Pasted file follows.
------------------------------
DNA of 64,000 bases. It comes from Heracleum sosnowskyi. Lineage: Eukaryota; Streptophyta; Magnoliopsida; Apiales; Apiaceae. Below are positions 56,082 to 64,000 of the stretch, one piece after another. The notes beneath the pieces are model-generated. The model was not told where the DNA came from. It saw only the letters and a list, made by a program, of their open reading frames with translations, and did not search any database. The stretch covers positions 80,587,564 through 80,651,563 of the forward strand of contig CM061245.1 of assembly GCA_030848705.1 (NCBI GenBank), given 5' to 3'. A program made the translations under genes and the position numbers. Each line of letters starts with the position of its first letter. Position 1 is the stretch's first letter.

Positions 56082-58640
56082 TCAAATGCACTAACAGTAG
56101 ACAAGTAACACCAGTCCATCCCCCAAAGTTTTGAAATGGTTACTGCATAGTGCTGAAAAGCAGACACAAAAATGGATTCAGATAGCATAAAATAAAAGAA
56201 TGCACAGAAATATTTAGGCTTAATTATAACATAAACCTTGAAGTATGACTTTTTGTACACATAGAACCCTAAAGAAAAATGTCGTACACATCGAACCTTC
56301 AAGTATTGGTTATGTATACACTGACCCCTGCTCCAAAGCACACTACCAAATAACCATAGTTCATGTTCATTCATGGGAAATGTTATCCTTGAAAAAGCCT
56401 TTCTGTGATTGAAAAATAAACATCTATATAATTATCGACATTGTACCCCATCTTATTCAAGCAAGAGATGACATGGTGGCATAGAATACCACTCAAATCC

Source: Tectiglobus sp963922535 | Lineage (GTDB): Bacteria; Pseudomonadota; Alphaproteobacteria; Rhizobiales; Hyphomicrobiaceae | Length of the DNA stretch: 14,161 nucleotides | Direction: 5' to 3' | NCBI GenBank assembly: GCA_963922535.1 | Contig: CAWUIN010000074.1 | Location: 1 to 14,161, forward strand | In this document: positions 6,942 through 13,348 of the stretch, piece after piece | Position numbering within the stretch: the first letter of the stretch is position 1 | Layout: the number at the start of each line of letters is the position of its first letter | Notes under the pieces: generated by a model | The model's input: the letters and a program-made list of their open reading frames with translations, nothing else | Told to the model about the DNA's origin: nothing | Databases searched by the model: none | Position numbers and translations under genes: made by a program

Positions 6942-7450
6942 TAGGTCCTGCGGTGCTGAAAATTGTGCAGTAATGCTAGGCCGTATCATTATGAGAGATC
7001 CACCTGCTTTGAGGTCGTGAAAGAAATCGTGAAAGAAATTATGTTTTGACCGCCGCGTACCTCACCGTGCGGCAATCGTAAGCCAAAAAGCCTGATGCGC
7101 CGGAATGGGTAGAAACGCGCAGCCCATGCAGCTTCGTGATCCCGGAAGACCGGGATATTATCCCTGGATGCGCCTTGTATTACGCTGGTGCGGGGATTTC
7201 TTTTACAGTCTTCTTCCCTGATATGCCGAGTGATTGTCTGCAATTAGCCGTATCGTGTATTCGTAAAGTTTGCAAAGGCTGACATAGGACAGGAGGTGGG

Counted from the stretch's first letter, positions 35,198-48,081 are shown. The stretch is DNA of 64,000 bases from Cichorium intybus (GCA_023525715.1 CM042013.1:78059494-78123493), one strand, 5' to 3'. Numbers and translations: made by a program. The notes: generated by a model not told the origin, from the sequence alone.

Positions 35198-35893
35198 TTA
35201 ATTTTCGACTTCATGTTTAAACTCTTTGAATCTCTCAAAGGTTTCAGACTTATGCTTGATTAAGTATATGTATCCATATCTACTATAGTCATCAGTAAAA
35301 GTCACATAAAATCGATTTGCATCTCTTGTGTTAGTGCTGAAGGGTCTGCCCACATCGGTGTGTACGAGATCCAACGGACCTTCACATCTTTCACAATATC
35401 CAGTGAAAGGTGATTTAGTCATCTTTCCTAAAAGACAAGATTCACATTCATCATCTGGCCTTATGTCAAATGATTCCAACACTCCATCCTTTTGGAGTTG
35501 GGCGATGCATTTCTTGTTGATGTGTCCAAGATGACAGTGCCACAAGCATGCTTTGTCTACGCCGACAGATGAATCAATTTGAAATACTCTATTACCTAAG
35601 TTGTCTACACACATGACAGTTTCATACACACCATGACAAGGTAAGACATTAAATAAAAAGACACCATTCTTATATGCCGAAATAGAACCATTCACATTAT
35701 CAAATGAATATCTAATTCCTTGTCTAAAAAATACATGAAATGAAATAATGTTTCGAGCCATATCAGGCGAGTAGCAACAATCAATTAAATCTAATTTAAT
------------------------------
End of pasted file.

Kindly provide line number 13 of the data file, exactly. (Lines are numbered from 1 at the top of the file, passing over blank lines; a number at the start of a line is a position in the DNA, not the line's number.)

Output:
7201 TTTTACAGTCTTCTTCCCTGATATGCCGAGTGATTGTCTGCAATTAGCCGTATCGTGTATTCGTAAAGTTTGCAAAGGCTGACATAGGACAGGAGGTGGG